Laurella Rinçon est conservatrice du patrimoine, spécialiste des collections africaines et des cultures créoles. Historienne de l’art, elle est diplômée de l’Ecole du Louvre, de l’Université de la Sorbonne et de l’Institut national du patrimoine. Depuis 1998, elle a collaboré avec de nombreuses institutions nationales et internationales (Smithsonian Institution, Brooklyn museum, Museum for African Art NY, Världkulturmuseet de Göteborg, Rijksmuseum voor Volkenkunde de Leyde, World Intellectual Property Organization, Iziko Museum, musée du quai Branly, UNESCO, etc.).
Après avoir abandonné la psychologie pour la photographie, j’étudie l’art en Sorbonne. La découverte des arts d’Afrique subsaharienne me mènera au Sénégal pour un voyage de fin d’études. Depuis 1992, j’enseigne en Guadeloupe. Naître et vivre dans le contexte d’une île des Caraïbes constitue un point focal diffractant le regard sur le monde. Mon travail porte sur les conditions d'émergence de l’art dans un environnement coercitif marqué par la violence extrême de l’univers plantationnaire.
Florence Alexis has produced major travelling exhibitions as “African Encounters”, “Haïti /500 Years”, “The Battle of Little Big Horn” (Ousmane Sow) and African participations to Jo'burg and Venice biennales, Havana, Dak’Art, S. Paulo and Kassel Documenta with O. Enwezor. She headed Permanent Slavery Memorial* international competition in NY U.N., the National Committee for History of Slavery programs until 2017 and built the slavery database of artworks, archives and artefacts in French public museums: Histoire & Héritages de l'Esclavage*.
Edouard Duval Carriéis a contemporary artist and curator based in Miami, Florida. Born and raised in Haiti, Duval Carrié fled the regime of “Papa Doc” Duvalier as a teen ager and subsequently resided in locales as diverse as Puerto Rico, New York, Montreal, Paris and Miami. Parallels thus emerge between the artist’s cosmopolitan lifestyle and his artistic sensitivity toward the multifaceted identities that form his native Haiti. At heart, Duval Carrié is an educator: he challenges the viewer to make meaning of dense iconography derived from Caribbean history, politics, and religion. His mixed media works and installations present migrations and transformations, often human and spiritual. Recently the conceptual layering of Duval Carrié’s works has been further emphasized in his materials and through consistent attention to translucent and reflective mediums, such as glitter, glass, and resin. The introspective effects of these mediums transform his works into spatial interventions that implicate the viewer in their historicity. At their most fundamental, Duval Carrié’s works ask the viewer to complicate the Western Canon, to consider how Africa has shaped the Americas, and how the Caribbean has shaped the modern world.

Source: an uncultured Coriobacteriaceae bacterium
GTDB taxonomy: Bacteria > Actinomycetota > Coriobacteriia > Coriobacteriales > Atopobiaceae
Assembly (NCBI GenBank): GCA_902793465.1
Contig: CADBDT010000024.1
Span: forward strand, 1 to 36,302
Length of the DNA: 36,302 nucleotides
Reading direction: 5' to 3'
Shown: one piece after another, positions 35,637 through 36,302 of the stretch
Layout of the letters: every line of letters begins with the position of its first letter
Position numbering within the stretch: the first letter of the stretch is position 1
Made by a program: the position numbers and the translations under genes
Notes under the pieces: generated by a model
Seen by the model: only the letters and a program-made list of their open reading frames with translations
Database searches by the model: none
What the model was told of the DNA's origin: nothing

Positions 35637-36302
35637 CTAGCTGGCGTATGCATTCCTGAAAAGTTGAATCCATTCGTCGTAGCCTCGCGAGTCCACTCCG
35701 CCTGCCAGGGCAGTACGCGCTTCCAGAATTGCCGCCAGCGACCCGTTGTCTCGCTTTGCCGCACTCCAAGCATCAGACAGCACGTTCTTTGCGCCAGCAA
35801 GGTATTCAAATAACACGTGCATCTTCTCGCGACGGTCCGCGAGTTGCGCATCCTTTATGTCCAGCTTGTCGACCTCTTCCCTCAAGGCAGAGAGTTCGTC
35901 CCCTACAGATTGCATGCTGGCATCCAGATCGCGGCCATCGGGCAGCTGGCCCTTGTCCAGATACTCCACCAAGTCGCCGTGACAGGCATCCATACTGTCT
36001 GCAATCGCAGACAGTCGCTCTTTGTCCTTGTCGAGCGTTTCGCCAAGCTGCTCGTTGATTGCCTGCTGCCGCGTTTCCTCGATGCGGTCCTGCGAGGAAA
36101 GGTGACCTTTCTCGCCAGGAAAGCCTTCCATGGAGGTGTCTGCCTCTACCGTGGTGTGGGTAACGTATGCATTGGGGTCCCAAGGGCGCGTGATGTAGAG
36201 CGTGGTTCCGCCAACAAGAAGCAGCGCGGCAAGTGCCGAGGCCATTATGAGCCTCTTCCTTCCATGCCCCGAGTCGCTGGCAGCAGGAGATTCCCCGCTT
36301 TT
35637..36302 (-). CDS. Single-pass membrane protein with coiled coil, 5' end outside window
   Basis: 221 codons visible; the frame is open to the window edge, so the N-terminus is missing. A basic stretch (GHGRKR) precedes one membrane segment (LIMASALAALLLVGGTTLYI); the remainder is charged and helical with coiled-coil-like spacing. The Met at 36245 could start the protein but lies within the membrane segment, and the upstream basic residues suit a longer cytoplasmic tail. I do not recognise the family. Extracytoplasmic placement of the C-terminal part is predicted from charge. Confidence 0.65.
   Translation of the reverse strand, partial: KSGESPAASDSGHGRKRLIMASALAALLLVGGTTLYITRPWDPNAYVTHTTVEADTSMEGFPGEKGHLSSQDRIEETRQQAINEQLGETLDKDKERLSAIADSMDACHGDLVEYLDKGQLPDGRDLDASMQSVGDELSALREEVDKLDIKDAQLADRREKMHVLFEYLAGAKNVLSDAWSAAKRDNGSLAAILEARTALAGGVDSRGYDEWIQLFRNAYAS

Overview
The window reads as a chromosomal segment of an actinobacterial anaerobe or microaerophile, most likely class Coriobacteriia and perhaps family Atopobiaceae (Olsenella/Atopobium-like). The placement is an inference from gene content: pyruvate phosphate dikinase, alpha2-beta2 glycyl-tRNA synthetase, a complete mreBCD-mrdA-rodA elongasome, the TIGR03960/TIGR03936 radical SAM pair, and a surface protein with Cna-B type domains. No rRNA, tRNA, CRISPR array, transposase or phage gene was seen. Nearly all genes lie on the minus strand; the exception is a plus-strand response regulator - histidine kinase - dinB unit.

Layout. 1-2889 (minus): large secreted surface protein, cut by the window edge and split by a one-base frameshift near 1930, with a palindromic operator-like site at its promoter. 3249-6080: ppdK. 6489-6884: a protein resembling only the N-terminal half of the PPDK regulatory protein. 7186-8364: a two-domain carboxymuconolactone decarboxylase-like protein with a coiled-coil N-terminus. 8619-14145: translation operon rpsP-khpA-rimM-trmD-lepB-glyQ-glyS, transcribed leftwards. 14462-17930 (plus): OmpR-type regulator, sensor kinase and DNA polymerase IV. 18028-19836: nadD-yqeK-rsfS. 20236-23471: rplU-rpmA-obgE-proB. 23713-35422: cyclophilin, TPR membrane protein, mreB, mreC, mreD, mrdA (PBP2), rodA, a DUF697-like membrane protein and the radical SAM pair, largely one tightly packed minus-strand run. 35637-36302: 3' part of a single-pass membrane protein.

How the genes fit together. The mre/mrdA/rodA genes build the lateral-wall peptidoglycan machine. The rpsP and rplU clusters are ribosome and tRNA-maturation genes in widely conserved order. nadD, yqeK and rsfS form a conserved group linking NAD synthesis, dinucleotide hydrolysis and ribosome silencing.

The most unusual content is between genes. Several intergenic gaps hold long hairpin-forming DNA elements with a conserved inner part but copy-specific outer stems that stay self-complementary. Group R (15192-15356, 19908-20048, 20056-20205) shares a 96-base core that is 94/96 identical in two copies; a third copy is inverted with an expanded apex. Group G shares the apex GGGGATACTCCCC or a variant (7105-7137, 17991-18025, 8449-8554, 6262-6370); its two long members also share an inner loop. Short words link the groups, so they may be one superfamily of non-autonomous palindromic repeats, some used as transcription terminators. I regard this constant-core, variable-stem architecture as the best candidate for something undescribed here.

The editor-in-chief and co-founder of Hyperallergic, Hrag Vartanian is an editor, art critic, curator, and lecturer on contemporary art with an expertise on the intersection of art and politics. Breaking news, award-winning reporting, informed opinions, and quality conversations about art have helped Hyperallergic reach over a million readers a month.
He started podcasting regularly in 2016, and last year he launched a weekly audio magazine, Art Movements. In 2017, he began a 10-year project that will look at the contemporary legacy of Ottoman studio photography.
Photo caption: Hajji portrait of Hrag Vartanian by Maya Shanlikian of Photo Havana in Ramallah, Palestine
Diplômée de l’Ecole Supérieure de Journalisme (Paris) et titulaire d’un DEA Les Armes Miraculeuses d’Aimé Césaire et Les Armes Enchantées de Wifredo Lam ou le Dialogue du Scriptural et du Figural, Dominique Brebion, ancien conseiller pour les arts plastiques du Ministère de la culture, est aujourd’hui commissaire indépendant et présidente de la section Aica Caraïbe du Sud de l’Association internationale des critiques d’art. Initiatrice d’une collection de web vidéos trilingues, L’œil du lézard, sur les artistes de la Caraïbe